Android and openness is something we talk about all the time, but the recent developments in the industry point towards inherent flaws with this very premise. Be it from bloggers, political institutions or corporations, Android is seemingly not open enough. The “War on Openness” is ironically becoming an open war, where many players are increasing their stakes and scope to try and land a bigger hold - or at the very least, restrict Google’s - on what is the world’s...
Make Your Home Screen Unique with ForeLayer
Without letting it slip to the general public, Co0kieMonster slyly added another layer to the HTC Sense homescreen in the latest release of Co0kie’s Home Tab. This was requested by XDA developer m0bmentality, and its purpose has only recently been revealed.
This week, m0bmentality introduced the ForeLayer modification. This small yet entertaining addition to the list of ways in which CHT enhances your phone’s interface allows you to add overlays to your homescreen without them affecting its responsiveness. For example, designs such as windows, animals, splashes of water and smashing effects can be positioned on top of your device’s widgets, staying stationary when you swipe to a different screen.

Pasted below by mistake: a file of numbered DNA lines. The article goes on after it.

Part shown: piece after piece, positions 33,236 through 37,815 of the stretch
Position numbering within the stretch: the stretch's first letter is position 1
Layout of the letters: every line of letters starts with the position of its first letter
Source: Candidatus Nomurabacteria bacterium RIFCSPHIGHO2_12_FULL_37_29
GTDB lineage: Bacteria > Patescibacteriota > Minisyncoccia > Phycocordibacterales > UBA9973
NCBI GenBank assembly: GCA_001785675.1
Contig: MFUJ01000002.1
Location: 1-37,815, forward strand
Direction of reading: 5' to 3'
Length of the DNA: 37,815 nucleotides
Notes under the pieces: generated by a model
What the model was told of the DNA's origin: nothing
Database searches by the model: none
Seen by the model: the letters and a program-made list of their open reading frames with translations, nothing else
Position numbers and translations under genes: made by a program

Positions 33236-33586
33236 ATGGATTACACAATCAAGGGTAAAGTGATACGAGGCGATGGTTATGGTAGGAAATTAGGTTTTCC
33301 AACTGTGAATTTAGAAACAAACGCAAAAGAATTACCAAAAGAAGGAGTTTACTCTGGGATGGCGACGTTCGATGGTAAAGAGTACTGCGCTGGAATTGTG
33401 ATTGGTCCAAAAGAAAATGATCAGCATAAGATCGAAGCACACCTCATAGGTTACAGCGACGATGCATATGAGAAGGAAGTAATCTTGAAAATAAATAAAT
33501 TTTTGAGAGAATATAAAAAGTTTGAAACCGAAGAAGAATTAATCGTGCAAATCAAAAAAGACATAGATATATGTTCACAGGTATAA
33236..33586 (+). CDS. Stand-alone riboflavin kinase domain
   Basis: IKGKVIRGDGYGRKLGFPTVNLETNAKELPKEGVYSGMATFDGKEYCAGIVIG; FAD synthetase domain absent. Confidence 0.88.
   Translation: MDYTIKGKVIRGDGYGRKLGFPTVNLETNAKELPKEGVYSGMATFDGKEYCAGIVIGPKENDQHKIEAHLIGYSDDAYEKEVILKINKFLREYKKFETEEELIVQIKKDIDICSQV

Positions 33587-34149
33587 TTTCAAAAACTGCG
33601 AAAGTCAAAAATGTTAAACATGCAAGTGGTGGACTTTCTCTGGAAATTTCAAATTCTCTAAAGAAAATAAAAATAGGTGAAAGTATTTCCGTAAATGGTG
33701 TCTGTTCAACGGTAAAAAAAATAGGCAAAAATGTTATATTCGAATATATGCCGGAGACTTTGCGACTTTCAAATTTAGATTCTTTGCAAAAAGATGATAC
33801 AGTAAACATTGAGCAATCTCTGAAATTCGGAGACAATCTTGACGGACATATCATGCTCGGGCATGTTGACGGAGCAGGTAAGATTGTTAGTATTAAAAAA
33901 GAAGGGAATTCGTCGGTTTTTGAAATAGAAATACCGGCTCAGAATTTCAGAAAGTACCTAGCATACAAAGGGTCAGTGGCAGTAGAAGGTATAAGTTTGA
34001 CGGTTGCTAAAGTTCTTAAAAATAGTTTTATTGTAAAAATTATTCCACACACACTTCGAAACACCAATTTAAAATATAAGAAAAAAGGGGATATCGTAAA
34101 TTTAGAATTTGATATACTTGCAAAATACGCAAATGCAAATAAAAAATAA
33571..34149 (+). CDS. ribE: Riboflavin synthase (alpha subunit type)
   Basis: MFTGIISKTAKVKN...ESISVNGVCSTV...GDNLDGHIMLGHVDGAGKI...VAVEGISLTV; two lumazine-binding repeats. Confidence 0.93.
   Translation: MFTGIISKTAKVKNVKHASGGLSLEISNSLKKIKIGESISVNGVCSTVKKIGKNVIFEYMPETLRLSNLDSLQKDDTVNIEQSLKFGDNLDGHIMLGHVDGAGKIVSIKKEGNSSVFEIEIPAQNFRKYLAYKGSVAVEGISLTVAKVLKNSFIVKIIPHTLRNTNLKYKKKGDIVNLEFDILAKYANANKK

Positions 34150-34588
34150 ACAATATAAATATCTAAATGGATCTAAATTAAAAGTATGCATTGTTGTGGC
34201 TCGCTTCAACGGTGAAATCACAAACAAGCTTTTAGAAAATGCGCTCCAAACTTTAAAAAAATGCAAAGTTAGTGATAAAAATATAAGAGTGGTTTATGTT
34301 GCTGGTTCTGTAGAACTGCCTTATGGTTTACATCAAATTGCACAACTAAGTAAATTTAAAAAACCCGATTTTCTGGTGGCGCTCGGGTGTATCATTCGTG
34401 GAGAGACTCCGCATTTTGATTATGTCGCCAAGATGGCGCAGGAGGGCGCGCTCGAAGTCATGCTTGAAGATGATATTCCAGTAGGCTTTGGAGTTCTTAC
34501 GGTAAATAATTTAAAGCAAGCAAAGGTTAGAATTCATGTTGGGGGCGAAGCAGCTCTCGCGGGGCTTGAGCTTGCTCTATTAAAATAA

m0bmentality’s new modification grants Co0kie’s Home Tab users more freedom when it comes to customising Manila. To pick it up, visit the project thread.
Want something on the XDA Portal? Send us a tip!
Smartphone cameras have advanced so tremendously over the past few years that they have almost completely replaced point and shoot digital cameras for the most of us. Furthermore, since our smartphones are always with us, the majority of us end up taking tons of photos throughout the lifespan of our devices. But what happens to all the old photos you take? Do you store them on an external hard-drive or keep them backed up to an online cloud service like Flickr? Let us know what your favorite way of storing old photos is and why.
Before the release of Android 5.0 Lollipop, the Holo Design guidelines served as the official reference for Android design, right from IceCream Sandwich to KitKat. However, updates to the guidelines were few and far between, leading to a lack of synchronization between Android design and current UI/UX trends. Google seems to have learned from their mistake the last time around, and earlier this week, a significant update was released for the Material Design guidelines, marking the second revision in less...